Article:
The purpose of this study was to compare and evaluate the efficiency of four different saliva cleaning regimens, including the new cleaning agent Ivoclean, on the shear bond strength (SBS) of two commercially available ceramics (i.e. monolithic zirconia and lithium disilicate) with resin cement.

 Materials and methods

The present study was carried out after obtaining ethical clearance (IRB No. 260/VOL2/2017) from the institutional review board at Rajiv Gandhi University of Health Sciences, Bengaluru, Karnataka. The sample size had been estimated using the software GPower version (Released in March 2014 Heinrich Heine University Dusseldorf; North Rhine-Westphalia; Germany) Considering the effect size to be measured at 64%, the power of the study at 80%, and the margin of the error at 5%, the total sample size needed was 80. Forty samples were further subdivided into four subgroups of 10 each.

Sample preparation

A total of 20 cubes, 10 each of two different ceramics (zirconia and lithium disilicate) measuring 8 mm × 8 mm × 8 mm were fabricated. The samples were grouped as Group A and Group B. Group A specimens were made from lithium disilicate (IPS e.max Press, Ivoclar Vivadent) press ingots through lost-wax technique. Wax patterns of the required dimensions (8 mm × 8 mm × 8 mm) were milled with a computer-aided design/computer-aided manufacturing (CAD/CAM) system. The milled patterns were then spruced and invested in a suitable investment material (PressVEST, Ivoclar Vivadent) as per the manufacturer's instructions. Following this, the wax was eliminated and the ingots were pressed at 840°C as directed by the manufacturer. The wax elimination and pressing were carried out by a single operator to avoid any discrepancy.

Group B samples were prepared from presintered CAD discs of zirconium oxide (KATANA, Kuraray Noritake Dental Inc.) which were milled into cubes measuring 8 mm × 8 mm × 8 mm with the CAM machine. Following the milling procedure, the specimens were cut with a diamond disc; the cutting waste/dust was discarded with gentle air. The cut specimens were then placed in a refractory tray and subjected to sintering by placing them in a sintering furnace (HT Speed, MIHM-VOGT, Stutensee, Germany) at 1500°C, as per the manufacturer's instructions. The bonding surfaces of the specimens were abraded with 50 μm alumina particles for 15 s at 2.5 bar pressure at a distance of approximately 10 mm. They were subsequently cleaned with water for 20 s, and air-dried with a three-way syringe. The specimens were measured with a digital caliper to confirm appropriate dimensions.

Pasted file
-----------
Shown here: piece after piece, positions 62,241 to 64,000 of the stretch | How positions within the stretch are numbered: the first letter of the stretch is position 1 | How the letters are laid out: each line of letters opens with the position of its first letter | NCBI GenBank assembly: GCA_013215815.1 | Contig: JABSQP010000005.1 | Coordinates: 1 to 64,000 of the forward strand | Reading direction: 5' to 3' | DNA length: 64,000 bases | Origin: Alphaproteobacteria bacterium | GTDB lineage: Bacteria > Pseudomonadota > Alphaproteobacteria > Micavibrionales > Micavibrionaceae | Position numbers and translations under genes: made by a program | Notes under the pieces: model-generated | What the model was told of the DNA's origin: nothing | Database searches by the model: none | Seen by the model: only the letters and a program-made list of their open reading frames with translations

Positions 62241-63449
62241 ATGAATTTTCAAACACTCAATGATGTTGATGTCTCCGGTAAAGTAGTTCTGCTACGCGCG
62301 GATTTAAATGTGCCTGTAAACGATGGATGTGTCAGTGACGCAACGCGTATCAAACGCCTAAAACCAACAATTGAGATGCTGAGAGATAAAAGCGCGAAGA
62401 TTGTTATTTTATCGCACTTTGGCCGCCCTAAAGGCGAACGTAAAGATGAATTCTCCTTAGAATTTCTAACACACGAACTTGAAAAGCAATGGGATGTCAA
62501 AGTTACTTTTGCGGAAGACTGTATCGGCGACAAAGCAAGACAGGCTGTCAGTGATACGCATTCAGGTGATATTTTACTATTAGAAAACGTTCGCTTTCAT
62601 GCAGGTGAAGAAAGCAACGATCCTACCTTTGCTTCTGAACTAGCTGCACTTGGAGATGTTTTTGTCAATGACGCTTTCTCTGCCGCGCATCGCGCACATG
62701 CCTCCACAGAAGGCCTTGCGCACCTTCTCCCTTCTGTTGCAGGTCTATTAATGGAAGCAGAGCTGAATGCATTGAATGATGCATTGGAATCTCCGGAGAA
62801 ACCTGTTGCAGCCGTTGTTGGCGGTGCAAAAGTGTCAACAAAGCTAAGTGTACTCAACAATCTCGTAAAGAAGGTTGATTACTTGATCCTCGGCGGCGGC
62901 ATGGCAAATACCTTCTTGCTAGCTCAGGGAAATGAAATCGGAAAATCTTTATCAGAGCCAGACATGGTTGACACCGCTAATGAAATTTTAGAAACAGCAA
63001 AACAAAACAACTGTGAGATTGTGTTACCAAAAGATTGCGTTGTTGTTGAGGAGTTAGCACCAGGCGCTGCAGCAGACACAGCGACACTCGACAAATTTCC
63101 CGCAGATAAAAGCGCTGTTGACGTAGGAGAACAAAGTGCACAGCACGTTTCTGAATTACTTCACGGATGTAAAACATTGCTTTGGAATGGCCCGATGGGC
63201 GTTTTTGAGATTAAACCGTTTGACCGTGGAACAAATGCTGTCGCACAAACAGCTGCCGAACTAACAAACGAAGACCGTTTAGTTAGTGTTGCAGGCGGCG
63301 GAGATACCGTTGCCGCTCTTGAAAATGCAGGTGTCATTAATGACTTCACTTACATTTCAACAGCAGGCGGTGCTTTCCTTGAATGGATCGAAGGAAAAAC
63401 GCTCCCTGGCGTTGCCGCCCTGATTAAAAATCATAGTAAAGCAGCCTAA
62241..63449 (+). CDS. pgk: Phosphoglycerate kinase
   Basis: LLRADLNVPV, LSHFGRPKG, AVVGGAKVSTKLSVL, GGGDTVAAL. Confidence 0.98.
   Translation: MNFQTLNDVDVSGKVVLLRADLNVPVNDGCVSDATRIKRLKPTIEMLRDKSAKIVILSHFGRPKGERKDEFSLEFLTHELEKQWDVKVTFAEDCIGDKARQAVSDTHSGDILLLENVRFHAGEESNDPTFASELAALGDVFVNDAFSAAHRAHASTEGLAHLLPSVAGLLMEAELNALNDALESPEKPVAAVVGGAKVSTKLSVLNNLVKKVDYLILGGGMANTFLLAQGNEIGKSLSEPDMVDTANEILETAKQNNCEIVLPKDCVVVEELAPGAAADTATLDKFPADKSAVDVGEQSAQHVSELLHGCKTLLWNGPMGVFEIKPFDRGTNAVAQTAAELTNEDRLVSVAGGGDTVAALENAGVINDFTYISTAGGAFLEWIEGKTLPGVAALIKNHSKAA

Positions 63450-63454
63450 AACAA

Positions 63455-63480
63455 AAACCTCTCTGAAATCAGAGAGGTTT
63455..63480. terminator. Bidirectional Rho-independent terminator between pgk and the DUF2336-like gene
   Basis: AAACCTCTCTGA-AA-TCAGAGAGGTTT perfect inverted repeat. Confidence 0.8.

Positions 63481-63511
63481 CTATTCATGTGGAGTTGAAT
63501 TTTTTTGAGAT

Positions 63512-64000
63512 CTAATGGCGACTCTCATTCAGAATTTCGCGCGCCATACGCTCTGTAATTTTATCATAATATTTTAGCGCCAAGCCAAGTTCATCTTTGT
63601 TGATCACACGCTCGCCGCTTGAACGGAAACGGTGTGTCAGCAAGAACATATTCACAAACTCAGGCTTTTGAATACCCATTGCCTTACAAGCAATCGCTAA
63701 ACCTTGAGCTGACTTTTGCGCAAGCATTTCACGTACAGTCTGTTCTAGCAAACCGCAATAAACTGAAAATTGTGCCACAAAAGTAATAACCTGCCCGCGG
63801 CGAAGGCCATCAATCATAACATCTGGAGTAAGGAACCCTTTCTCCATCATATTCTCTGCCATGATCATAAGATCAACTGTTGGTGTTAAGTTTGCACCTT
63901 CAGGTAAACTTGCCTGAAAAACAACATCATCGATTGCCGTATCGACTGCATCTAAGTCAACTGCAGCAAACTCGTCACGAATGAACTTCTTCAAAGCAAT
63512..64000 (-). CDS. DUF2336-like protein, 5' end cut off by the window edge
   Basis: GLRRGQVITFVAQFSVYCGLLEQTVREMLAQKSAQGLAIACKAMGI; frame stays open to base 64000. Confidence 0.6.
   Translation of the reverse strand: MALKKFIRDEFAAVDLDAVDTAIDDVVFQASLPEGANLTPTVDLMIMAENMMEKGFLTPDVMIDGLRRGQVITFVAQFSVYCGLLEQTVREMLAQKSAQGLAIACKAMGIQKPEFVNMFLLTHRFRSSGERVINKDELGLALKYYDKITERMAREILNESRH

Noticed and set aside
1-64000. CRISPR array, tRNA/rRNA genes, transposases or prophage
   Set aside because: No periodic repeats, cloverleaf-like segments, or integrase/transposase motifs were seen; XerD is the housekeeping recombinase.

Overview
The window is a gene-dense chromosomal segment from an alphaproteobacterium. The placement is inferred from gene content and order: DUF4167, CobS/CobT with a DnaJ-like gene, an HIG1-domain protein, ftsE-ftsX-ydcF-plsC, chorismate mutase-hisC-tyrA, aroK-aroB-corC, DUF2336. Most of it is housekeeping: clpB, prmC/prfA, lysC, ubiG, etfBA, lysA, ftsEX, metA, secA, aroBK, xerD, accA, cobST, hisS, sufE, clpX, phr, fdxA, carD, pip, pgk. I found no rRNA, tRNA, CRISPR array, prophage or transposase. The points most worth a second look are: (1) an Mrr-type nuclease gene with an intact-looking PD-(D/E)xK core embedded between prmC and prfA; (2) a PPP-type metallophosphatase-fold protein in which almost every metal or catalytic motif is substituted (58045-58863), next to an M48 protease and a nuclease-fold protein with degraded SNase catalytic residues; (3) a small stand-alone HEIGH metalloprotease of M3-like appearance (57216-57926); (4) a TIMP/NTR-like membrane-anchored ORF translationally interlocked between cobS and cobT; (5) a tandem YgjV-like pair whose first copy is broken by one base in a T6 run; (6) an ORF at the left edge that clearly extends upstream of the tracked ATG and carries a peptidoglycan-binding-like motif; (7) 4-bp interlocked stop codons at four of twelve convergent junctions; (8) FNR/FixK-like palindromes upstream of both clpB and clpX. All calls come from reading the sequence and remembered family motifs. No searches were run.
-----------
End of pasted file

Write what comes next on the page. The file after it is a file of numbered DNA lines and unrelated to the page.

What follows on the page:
Saliva was collected from a human donor who refrained from consuming any food or drinks for 1½ h prior to the collection process after obtaining consent. The donor was asked to chew on a sugarless gum without swallowing the saliva for 5 min, following which the saliva was collected into a sterile container. The collected saliva was applied on selected four surfaces of each ceramic sample and left for 10 min [Figure 1]. Then, samples were then washed in running water, air dried, and labeled.{Figure 1}

Selected four surfaces of lithium disilicate specimens (Group A) were labeled as A1, A2, A3, and A4, and monolithic zirconia (Group B) were labeled as B1, B2, B3, and B4, respectively, for the application of the four different cleaning protocols.

Saliva cleaning protocols

Each of the four saliva contaminated surfaces were isolated using a rubber dam and cleaned using WS (side A1 and B1), alcohol (side A2 and B2), 0.5% sodium hypochlorite (side A3 and B3), and Ivoclean solution (side A4 and B4). All conditioning, cleaning, and bonding procedures were carried out by the same operator, as per the manufacturer's instructions. The protocols were as follows:

WS: The saliva-contaminated surface was washed with water for 20 s, and then air-dried for 20 sAlcohol: The saliva-contaminated surface was cleaned with 70% isopropanol for 2 min, rinsed with water for 15 s, and then air driedSodium hypochlorite solution: The saliva contaminated surface was treated with 0.5% sodium hypochlorite solution for 20 s, rinsed with water for 10 s, and air driedCleaning solution: A cleaning solution (Ivoclean; Ivoclar Vivadent) was placed for 20 s using a microbrush, then rinsed, and dried thoroughly.